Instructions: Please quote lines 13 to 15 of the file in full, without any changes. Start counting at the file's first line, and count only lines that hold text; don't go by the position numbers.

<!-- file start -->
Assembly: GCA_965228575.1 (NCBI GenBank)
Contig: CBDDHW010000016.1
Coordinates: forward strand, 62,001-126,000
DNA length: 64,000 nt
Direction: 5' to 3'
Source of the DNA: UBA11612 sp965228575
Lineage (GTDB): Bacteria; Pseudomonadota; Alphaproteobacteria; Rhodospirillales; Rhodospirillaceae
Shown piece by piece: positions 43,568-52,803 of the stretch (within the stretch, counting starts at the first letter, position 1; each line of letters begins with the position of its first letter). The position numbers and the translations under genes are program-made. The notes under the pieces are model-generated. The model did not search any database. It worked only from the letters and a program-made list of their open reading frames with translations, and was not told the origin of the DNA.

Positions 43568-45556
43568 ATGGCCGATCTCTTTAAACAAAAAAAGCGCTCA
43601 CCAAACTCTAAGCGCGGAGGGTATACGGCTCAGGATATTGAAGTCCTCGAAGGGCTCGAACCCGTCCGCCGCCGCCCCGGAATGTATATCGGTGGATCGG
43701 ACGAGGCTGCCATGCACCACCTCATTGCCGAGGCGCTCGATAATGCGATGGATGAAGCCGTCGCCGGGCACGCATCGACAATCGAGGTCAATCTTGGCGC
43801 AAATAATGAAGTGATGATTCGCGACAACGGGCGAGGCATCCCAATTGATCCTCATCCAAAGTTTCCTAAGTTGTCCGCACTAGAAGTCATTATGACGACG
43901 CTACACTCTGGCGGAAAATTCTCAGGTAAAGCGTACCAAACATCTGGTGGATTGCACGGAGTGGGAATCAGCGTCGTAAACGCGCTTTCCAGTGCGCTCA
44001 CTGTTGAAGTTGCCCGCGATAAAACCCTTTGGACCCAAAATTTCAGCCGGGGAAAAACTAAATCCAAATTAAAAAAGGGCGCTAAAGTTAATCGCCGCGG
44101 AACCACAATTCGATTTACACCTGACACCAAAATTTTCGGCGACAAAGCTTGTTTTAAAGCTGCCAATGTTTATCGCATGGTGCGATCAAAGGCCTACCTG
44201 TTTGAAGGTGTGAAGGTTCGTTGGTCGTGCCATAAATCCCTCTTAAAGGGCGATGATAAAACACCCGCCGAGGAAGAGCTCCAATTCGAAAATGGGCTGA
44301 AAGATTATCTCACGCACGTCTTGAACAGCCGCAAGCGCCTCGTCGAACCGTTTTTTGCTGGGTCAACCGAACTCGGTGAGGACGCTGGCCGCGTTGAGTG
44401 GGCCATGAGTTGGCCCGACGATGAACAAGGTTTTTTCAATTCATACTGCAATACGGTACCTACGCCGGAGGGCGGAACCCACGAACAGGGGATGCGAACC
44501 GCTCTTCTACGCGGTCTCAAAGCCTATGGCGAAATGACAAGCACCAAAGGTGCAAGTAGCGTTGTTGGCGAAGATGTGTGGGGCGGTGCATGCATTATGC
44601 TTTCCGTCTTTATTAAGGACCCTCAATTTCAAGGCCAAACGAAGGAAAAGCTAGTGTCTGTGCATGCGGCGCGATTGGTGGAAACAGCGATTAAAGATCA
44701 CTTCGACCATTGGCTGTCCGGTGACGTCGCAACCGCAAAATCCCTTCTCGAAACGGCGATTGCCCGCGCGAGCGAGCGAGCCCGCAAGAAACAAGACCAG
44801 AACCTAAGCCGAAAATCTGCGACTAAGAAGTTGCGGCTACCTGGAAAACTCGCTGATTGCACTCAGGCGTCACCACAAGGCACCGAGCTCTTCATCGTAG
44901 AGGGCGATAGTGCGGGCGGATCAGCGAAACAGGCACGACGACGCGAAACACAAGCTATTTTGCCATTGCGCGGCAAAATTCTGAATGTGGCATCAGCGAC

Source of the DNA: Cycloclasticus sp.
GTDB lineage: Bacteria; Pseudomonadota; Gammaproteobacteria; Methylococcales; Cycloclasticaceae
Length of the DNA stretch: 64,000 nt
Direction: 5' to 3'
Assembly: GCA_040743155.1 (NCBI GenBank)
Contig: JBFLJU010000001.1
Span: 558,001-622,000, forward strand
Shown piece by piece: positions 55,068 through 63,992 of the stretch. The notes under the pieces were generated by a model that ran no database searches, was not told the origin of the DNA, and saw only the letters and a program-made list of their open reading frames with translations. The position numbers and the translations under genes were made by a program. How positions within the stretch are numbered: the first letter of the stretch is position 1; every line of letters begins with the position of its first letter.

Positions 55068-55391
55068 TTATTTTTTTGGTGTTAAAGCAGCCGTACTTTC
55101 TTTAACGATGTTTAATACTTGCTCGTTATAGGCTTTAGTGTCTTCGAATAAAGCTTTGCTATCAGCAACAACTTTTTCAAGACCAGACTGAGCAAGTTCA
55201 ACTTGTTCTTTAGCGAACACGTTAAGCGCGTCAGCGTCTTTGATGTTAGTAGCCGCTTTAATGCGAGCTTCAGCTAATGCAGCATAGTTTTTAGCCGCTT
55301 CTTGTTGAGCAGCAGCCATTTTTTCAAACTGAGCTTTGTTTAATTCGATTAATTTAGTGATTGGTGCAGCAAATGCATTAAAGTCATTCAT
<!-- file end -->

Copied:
43801 AAATAATGAAGTGATGATTCGCGACAACGGGCGAGGCATCCCAATTGATCCTCATCCAAAGTTTCCTAAGTTGTCCGCACTAGAAGTCATTATGACGACG
43901 CTACACTCTGGCGGAAAATTCTCAGGTAAAGCGTACCAAACATCTGGTGGATTGCACGGAGTGGGAATCAGCGTCGTAAACGCGCTTTCCAGTGCGCTCA
44001 CTGTTGAAGTTGCCCGCGATAAAACCCTTTGGACCCAAAATTTCAGCCGGGGAAAAACTAAATCCAAATTAAAAAAGGGCGCTAAAGTTAATCGCCGCGG